If you’re in the column or commentary writing business (I’m still not sure I understand the distinction between a commentary and a column if there is one) it’s expected that come a major holiday – Thanksgiving, Christmas, the Fourth of July – you’ll acknowledge the event with a certain amount of verbiage.
So it was that I found myself preparing to head to Hudson, NY last Saturday afternoon and a botanical perfume shop my wife had visited the previous day. She thought the store would make a festive subject for a holiday commentary.
I suspect she’s right and I plan to get there soon. But as I was putting on my coat I realized that what I really wanted was a walk in the woods with our dog. And as soon as I made that decision it occurred to me that there’s little in life more in the holiday spirit than a quiet stroll through nature.
Tinsel and ornaments, let alone four-foot letters spelling out “JOY” on your front lawn accompanied by electrified reindeer, aren’t required.
The silence of the forest, broken here and there by the crunching of leaves under foot, or rather under hoof, by whitetail deer picking up the scent of a hunting dog and departing the area in an excess of caution, are good tidings enough.
However, I’m all for tinsel and ornaments. Indeed, I consider the holiday season incomplete unless it includes joining the crowds streaming along Fifth Avenue to admire the windows at Bergdorf’s and Saks and the Rockefeller Center Christmas tree.
That’s even as I’ve grown increasingly skeptical of the tradition of cutting down a singular majestic spruce in the prime of life – this year’s comes from Wallkill, NY -- for the pleasure of New York City’s tourist hordes.
If the Rockefeller Center folks contacted and informed me they were bestowing upon me the high privilege of donating my tree in the name of peace and the greater good of the holiday shopping season I’d politely tell them to get lost.
Though, I’d never be the owner of such a specimen. The reason they’re so robust and perfectly shaped, as I understand it, is because they have no competition. They’re typically found on people’s front lawns. Which just doubles the travesty of sawing them down as well as my belief that the folks at Rockefeller should employ a fake tree. Or better yet hire an underemployed artist, of which New York City has its fair share, to fill the space with some cutting edge ode to the holidays.
But returning to those Fifth Avenue tourist hordes. And I do mean hordes. Every year there seem to be more and more of them – traffic cops now corralling them behind ropes so they don’t walk into oncoming traffic. And with Saks having upped the ante with a multi-story music and light show, the Rockefeller Center area has officially become impassable.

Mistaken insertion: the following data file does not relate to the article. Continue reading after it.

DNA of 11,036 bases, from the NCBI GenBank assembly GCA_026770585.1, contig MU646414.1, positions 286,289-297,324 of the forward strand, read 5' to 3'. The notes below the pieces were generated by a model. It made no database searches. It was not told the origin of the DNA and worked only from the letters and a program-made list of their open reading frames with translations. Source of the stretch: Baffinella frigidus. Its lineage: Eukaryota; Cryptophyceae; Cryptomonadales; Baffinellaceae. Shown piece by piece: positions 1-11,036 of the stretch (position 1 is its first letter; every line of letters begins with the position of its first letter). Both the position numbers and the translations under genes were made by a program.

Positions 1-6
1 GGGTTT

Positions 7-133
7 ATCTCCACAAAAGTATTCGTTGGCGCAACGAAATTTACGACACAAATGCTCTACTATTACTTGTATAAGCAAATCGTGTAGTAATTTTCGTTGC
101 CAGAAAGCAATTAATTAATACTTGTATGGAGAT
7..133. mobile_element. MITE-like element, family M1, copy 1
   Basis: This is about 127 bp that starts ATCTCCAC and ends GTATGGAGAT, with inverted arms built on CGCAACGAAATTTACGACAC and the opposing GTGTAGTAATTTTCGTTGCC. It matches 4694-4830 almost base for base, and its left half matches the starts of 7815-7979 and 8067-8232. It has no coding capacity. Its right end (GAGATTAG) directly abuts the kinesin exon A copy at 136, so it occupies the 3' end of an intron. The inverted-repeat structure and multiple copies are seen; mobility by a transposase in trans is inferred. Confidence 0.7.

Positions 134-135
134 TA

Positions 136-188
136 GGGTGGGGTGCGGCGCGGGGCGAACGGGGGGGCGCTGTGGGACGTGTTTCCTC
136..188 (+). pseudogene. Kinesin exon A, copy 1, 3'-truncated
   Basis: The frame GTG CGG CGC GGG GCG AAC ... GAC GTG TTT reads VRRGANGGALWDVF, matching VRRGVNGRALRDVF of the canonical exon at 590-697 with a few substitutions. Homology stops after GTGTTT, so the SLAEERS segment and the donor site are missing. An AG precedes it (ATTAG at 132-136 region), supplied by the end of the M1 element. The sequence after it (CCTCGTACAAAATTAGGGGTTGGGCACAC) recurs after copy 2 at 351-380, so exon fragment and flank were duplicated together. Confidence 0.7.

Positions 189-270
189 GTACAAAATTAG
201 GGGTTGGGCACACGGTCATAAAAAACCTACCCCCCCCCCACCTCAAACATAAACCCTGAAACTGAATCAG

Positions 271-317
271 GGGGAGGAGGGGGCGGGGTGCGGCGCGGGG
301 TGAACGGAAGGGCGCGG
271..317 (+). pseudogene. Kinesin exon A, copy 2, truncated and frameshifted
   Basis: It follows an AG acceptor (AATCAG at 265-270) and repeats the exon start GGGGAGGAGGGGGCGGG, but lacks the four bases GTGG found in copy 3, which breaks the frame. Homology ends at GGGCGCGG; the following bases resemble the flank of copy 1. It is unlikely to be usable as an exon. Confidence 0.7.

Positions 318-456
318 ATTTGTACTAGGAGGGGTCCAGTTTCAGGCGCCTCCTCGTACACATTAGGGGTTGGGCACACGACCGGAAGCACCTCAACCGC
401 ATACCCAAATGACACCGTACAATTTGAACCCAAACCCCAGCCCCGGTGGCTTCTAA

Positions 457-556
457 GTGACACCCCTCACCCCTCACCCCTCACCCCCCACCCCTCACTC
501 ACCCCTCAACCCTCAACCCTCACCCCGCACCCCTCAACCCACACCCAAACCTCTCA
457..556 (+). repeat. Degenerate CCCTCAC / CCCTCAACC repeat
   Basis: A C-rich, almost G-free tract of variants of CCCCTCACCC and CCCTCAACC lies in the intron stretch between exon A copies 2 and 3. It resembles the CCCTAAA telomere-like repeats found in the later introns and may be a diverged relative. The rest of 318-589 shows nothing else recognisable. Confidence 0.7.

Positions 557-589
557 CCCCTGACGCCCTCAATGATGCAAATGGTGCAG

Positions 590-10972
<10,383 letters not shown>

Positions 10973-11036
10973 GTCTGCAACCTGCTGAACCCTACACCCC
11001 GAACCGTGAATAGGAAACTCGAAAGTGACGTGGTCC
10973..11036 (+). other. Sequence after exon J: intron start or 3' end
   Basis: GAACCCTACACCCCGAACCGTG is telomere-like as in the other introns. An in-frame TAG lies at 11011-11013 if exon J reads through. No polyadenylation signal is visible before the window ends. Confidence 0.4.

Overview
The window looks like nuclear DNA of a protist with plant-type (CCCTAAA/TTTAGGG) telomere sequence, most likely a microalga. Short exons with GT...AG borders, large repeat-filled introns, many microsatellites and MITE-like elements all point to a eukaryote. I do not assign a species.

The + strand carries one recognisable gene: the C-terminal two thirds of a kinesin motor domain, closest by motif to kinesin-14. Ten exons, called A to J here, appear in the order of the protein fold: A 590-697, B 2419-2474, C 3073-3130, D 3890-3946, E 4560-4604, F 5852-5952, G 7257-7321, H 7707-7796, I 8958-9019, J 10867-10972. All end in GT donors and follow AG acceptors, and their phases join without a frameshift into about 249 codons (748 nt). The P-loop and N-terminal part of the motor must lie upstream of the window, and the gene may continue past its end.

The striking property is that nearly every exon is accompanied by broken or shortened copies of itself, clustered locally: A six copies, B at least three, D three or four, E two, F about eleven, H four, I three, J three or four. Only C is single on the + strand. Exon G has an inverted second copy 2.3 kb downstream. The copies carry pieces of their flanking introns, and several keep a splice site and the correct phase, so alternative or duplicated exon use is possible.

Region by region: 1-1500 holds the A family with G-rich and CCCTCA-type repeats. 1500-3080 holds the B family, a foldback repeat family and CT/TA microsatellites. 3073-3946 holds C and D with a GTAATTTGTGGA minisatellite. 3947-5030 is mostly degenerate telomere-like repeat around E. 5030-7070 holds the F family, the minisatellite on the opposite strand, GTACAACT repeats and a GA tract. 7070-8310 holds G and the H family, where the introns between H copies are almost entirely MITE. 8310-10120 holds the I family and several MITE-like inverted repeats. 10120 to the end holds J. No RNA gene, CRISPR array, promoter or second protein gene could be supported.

I still suggest you visit midtown. It’s a box that needs to be checked off. Without that experience the holiday season would feel somehow hollow, incomplete.
Not everybody shares my opinion, I realize. It’s even something of a conceit that Fifth Avenue has become the equivalent of a glorified mall, with the same stores you can find at any local mall -- Hollister, Abercrombie, Victoria’s Secret. More than a few true New Yorkers prefer the relative retail authenticity of Brooklyn and Queens.
Yet beneath the branding and the glitz Fifth Avenue’s sturdy old bones remain. There’s stolid St. Patrick’s Cathedral and just up the avenue the grand old University Club, the chlorine from its basement swimming pool wafting up to street level and wistfully evoking the Fifth Avenue of an earlier, less knowing era; one illustrated in a famous Norman Rockwell Saturday Evening Post cover. It depicts a sailor flirting with a girl under the University Club’s windows as its fossilized membership looks out upon the scene with a combination of distain, nostalgia and envy.
That holiday stroll also triggers a bit of nostalgia in me, personally, and the first time I did so unaccompanied by a parent or caregiver. I might have been on the cusp of adolescence and there felt something wonderful and empowering about traipsing down the avenue solo.
It was as if all those store windows – from bookshops that no longer exist, such as Scribner’s and Doubleday, to Tiffany and the department stores with their animated holiday displays – had been decorated for my enjoyment.
But all of that effort and window-dressing creativity often goes into creating a dreamscape that exists for real upstate. Snow tipped pine trees. Furry woodland creatures. Ice skating on frozen ponds. The cozy sensation of heading home through the forest to a roaring fireplace as night closes in on the shortest days of the year.
So what if the temperature was in the forties last Saturday and there was little snow to be found. Ultimately, the holidays isn’t about shopping, or only about shopping and dodging fellow pedestrians. It’s also about pausing to count your blessing. And there’s no better place to do so than deep in the woods.
Ralph Gardner, Jr. is a journalist who divides his time between New York City and Columbia County. More of his work can be found at ralphgardner.com
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